Fabled Folk hero Woody Guthrie had the words “This machine kills fascists” scrawled on his guitar. The back photo of the remaster of Pete Seeger’s 1996 Grammy award winning album Pete is a picture of a banjo with the words “This machine surrounds hate and forces it to surrender.” It an apt metaphor of two of the titans of folk music. Guthrie was the populist and Pete Seeger, the eternal optimist/idealist. In 1996, while the one time prince of Folk music, Bob Dylan was working on his chaotic, chunky masterpiece Time Out of Mind, Seeger was going back into the studio for the first time in a while. The beauty of the deluxe Pete-pak, which features a 1982 DVD concert of Seeger at The Living Music festival, is the purity of the man.
Seeger hadn’t seen the inside of a studio in 17 years. However, the studio was never Seeger’s strong suit. Jazz musician Paul Winter coaxed him r back into the studio after a 17 year hiatus but the studio never was where Seeger thrived was at his best. You can’t interact with studio equipment. Seeger, however, manages his way around a studio quite well and the Pete album is proof of that. A blend of traditional songs and reworked takes on traditional tunes give the album a sing-a-long feel.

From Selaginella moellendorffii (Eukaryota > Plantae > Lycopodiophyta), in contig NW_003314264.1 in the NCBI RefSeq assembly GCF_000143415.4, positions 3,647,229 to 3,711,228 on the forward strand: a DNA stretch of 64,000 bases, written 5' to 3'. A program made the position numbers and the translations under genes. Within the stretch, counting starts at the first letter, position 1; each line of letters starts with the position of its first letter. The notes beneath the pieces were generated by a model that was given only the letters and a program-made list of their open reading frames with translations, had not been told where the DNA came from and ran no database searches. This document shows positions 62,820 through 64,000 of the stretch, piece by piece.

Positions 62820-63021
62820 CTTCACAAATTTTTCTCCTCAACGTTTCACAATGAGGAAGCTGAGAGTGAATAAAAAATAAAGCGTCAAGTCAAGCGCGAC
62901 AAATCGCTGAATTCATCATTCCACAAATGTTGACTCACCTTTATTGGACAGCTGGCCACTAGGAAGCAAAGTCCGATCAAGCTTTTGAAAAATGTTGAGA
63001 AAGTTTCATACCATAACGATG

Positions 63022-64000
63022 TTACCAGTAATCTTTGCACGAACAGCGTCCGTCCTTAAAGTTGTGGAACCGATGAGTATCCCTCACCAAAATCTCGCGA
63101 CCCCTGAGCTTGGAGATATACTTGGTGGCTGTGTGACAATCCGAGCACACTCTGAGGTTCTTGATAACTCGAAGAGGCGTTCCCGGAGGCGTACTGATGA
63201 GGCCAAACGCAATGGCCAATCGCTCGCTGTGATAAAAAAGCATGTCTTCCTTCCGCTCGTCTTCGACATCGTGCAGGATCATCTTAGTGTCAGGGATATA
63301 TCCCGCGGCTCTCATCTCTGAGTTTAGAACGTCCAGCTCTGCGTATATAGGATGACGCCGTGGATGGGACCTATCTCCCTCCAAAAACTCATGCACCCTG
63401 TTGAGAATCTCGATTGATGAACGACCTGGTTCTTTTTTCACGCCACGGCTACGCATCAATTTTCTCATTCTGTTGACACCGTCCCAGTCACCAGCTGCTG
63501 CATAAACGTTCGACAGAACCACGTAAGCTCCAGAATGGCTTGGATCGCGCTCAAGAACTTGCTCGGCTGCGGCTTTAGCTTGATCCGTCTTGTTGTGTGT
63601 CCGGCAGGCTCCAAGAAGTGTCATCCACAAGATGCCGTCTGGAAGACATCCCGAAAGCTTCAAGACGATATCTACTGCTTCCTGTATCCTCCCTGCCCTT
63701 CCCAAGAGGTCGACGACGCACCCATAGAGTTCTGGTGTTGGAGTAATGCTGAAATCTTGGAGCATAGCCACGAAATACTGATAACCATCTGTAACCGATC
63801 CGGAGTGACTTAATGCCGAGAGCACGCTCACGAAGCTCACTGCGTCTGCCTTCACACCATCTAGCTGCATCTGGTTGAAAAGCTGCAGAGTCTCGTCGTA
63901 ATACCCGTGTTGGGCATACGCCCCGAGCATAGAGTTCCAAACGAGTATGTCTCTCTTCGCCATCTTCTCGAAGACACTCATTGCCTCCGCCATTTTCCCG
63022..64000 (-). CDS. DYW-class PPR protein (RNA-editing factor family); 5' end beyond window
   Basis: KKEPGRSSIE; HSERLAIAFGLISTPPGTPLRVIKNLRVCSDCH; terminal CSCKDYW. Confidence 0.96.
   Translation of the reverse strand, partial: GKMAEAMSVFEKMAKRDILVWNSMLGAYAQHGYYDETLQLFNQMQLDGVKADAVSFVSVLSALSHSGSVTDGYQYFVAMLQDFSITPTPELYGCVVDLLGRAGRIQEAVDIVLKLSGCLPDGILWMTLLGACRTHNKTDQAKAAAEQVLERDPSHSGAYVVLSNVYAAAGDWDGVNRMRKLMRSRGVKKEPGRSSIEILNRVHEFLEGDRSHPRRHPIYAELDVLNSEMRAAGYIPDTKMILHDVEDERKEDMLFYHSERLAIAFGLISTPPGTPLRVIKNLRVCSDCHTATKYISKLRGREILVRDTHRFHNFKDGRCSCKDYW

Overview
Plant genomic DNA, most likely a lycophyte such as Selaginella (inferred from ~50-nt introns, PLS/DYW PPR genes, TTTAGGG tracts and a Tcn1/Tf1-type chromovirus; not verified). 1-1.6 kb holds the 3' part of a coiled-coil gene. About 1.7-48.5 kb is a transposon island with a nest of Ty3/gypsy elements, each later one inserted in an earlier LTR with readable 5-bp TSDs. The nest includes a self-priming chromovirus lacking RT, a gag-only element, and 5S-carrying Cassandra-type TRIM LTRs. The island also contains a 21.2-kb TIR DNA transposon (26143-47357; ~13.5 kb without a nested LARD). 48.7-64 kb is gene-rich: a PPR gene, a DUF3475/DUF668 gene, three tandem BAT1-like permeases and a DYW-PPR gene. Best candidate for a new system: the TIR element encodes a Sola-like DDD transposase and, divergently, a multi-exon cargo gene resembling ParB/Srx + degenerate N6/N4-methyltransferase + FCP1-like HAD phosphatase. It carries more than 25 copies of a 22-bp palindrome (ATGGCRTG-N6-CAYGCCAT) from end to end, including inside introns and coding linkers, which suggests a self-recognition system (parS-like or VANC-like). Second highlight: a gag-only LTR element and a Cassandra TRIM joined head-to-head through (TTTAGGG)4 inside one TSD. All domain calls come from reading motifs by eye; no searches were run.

Winter, who co-produced the CD with Tom Bates, added more texture to the album by giving Seeger three choirs to play off of. Consequently, they seemed to inspire Seeger’s vocal work. Speaking of Seeger’s work on the album, producer Paul Winter had this to say.
“I think of this album as a ‘Pete Seeger primer’ for the younger generations (…) and a‘grand reunion with Pete’ for the countless number of folks who grew up on Pete Seeger (…) I wanted to produce this album simply because I love Pete’s music (…) I mean to include his singing, his songs, his stories, his great instrumental playing, is passion, his humor, and his kindness.”
As Mr. Winter says, this CD is a good primer for anyone who is interested in Pete Seeger’s work. Timeless and elegant, Seeger’s message and his music never go out of style. Pete stands as a testament to Seeger’s craft. It is a shining ode to his brilliance.,